This spring’s challenging planting conditions has resulted in quite a few of uneven canola stands with both reduced populations and delayed emergence. This has some growers weighing the merits of applying a fungicide this season. Sclerotinia incidence varies greatly between fields and years thus making routine spraying of fungicide unprofitable. However when the risk of sclerotinia is high, applying a preventative fungicide can reduce disease severity and significantly improve yield. Assessing the risk and benefit of applying a fungicide can be a challenge, but it important to judge each field to decide on odds of an economic response.
- Dense crop canopy.
- Wet weather leading up to early bloom– 25-50 mm (1-2 inches) of rain that saturates the soil in the two weeks prior to bloom.
- Showery weather and high humidity is predicted for the anticipated flowering period. Sclerotinia needs two days of wet weather at flowering for spores to germinate. Optimum temperature for sclerotinia growth is 15 – 200 C. Temperatures over 300 C (86 F) stop disease development.
Fungicides and Timing
There are a number of fungicides registered for sclerotinia control. For the fungicide to be effective it must be applied as a preventative treatment, prior to any signs of mould growth. Fungicides provide about 10-14 days of protection.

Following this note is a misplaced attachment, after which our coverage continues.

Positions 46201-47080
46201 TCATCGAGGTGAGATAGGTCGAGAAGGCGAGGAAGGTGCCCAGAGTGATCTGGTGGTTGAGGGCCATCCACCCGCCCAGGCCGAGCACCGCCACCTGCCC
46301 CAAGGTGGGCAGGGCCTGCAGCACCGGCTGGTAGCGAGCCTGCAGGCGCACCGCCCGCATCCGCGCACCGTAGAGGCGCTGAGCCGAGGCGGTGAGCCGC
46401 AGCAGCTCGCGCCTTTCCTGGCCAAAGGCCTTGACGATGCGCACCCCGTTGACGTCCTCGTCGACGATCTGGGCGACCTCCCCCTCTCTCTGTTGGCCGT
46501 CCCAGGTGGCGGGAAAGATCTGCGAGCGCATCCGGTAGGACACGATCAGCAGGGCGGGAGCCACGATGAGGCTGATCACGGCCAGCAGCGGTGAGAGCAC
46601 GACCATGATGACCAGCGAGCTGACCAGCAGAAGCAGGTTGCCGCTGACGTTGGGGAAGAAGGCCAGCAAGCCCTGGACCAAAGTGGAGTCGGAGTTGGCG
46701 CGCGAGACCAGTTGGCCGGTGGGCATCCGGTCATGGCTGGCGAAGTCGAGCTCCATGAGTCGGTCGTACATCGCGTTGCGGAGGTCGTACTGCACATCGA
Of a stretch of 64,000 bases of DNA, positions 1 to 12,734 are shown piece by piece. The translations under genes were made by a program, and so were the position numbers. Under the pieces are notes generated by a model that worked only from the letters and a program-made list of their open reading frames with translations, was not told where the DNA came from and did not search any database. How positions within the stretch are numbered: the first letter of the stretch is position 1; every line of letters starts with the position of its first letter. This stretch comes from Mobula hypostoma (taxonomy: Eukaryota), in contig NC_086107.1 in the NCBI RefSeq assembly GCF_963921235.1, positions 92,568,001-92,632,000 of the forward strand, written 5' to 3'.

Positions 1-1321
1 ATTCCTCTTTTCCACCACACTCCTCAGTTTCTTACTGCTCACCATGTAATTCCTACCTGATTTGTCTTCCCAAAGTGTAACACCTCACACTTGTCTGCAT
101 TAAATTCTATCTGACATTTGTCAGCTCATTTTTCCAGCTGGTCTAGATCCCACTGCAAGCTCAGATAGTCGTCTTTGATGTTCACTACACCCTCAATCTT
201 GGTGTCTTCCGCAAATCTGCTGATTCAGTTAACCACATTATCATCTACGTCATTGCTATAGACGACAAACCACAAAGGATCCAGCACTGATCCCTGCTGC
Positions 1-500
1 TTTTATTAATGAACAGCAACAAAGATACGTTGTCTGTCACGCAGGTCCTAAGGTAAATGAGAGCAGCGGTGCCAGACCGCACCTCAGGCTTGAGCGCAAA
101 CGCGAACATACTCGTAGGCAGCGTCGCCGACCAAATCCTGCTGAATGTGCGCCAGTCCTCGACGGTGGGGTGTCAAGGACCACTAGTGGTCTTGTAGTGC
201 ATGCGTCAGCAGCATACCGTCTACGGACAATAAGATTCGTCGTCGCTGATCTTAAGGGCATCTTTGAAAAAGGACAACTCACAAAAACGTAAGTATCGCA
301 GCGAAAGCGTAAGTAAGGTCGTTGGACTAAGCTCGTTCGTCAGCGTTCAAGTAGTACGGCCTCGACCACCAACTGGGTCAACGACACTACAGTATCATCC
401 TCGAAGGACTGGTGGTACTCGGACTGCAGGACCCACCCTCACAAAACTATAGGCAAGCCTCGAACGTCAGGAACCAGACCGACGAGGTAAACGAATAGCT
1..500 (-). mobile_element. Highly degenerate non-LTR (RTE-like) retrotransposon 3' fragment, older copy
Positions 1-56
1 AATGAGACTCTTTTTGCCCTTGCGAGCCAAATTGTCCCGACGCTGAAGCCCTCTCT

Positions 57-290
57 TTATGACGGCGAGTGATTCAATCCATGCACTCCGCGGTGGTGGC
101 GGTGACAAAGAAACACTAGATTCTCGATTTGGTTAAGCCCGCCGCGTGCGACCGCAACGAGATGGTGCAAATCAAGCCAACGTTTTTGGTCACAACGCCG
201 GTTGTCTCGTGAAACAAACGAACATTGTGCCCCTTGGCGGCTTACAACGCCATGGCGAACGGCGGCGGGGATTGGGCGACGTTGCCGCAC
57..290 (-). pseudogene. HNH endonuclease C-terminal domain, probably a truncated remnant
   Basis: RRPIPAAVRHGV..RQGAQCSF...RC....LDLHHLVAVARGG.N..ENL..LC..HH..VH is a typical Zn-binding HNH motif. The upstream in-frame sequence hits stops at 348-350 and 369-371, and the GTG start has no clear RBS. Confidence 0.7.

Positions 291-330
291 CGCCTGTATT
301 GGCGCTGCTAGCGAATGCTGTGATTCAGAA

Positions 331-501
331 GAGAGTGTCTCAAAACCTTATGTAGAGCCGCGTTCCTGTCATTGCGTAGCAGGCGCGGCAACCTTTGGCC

Optimum timing for application is when there are a maximum number of flowers open and before any petals fall to ensure petals are protected before infection occurs.
This is because flower petals that drop onto leaves and stems are the initial point of infection for sclerotinia. At the optimum stage for spraying (30% bloom) there are about 20 open flowers on the main stem, very few on secondary stems, and few pods. If a field is vary uneven in flowering but warrants spraying, time application for when the greatest percentage of canola plants are at the correct stage.
|% Flowering Stage||Number of Open Flowers on Main Stem||Time from First Flower Days (approximate)|
|10||At least 10||2 – 4 days|
|20||14 – 16||5 – 6 days|
|30||At least 20||7 – 8 days|
|For images of bloom stage, refer to the Bayer bloom guide posted on Ontario Canola Growers website at www.ontariocanolagrowers.ca|